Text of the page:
The Reading Guru is pleased to host a guest post today by William J. Benning, author of space opera “First Admiral”.
(William J Benning)
Throughout the First Admiral series, the focus tends, as with most stories, to be on the lead character. In the First Admiral series this is the lead character of Billy Caudwell and his ongoing adventures.
However, Billy wouldn’t be able to be so darned heroic without his ‘supporting cast’. A character who is forever perfect, apart from being unrealistic, is someone the readers would most likely want to strangle as opposed to keep following their adventures.
Even Superman had his weaknesses.
Billy Caudwell’s ‘supporting cast’ are as important to the story as the lead. Poor supporting characters make for a poor story. They have to be more than simply vehicles for shouting “Yes, sir!” and jumping to attention. In the First Admiral series, I have created two very different primary support characters who share a set of common objectives in (a) Supporting Billy, (b) supporting the Universal Alliance and (c) providing a degree of support for each other; despite a great deal of ‘history’ between their respective species. What emerges is not quite a ‘friendship’ between the two characters, but more of an understanding of the circumstances in which individuals find themselves.
Marrhus Lokkrien and Karap Sownus are two very different and very distinctive characters. They are not quite in the vein of a Spock and Bones to James Tiberius Kirk. Spock was the eternal voice of logic and reason whilst McCoy brought the human and emotional to the table. With Billy Caudwell’s ‘supports’ the distinction isn’t quite so clear cut. Both characters bring different things to the table and influence the lead character in different ways.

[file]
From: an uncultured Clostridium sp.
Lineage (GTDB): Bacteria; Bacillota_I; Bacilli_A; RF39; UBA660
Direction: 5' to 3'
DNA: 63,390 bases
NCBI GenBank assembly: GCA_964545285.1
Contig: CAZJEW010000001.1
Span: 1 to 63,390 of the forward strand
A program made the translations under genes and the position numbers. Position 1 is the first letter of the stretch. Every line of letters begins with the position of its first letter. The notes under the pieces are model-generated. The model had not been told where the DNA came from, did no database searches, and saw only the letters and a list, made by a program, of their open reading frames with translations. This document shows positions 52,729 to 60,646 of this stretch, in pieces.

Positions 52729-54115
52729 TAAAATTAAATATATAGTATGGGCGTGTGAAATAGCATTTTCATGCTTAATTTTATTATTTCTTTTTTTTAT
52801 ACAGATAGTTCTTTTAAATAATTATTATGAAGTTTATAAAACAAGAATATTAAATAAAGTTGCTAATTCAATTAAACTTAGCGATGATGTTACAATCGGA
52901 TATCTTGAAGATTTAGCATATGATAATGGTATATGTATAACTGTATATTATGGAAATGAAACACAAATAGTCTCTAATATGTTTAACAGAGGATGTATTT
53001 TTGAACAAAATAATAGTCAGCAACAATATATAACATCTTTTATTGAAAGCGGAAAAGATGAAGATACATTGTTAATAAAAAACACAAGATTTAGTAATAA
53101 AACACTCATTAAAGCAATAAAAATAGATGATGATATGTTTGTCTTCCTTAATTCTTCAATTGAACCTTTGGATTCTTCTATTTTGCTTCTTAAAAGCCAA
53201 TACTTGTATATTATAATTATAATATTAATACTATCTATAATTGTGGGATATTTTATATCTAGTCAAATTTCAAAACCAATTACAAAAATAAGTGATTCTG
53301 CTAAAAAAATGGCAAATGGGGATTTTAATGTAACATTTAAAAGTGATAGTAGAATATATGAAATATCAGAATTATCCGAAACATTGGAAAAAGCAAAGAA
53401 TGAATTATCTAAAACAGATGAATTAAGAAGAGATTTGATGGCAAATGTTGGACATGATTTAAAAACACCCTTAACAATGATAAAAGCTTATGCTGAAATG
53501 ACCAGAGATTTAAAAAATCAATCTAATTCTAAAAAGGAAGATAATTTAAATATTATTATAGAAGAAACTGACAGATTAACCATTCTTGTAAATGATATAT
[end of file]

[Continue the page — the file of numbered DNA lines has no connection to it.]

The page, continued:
Marrhus Lokkrien is a Bardomil and acts as Billy’s second-in-command for the Universal Alliance Fleet. He defects to the Alliance at the end of “First Admiral”. Keeping Lokkrien’s presence a secret in the Alliance becomes increasingly challenging because of the threat to his family back on Bardon. Like all Bardomil males, Lokkrien has been a soldier almost all of his life. Well indoctrinated into the myth of Bardomil superiority, the defeat of his Imperial Fleet, at the hands of Billy Caudwell, brought home the reality of the decline of the Bardomil Empire. However, a lifetime of indoctrination dies hard, and sometimes the Bardomil arrogance breaks through again. The fire that warms can also burn. His commitment to Billy and the Alliance is unswerving as he hopes to be able to liberate his family from Bardon before the final, and inevitable, showdown with the Alliance.
Karap Sownus is a Thexxian and is the Senior Intelligence Officer for the Universal Alliance Fleet. For the last twenty years of his life he was caught up in the Thexxian Exodus. The Thexxians, after decades of war with the Bardomil, were forced to abandon their home planet and took to the ships to find a new one. On the point of starvation and extinction, Billy Caudwell offers the Thexxians sanctuary; military protection and a safe harbour, in a disused military base. Like most Thexxians, Sownus has an inbuilt mistrust of Bardomil, but his loyalty to the Alliance outweighs his own personal views. Billy Caudwell is viewed with almost saviour-like adulation by the Thexxian species which forms part of Sownus’ loyalty.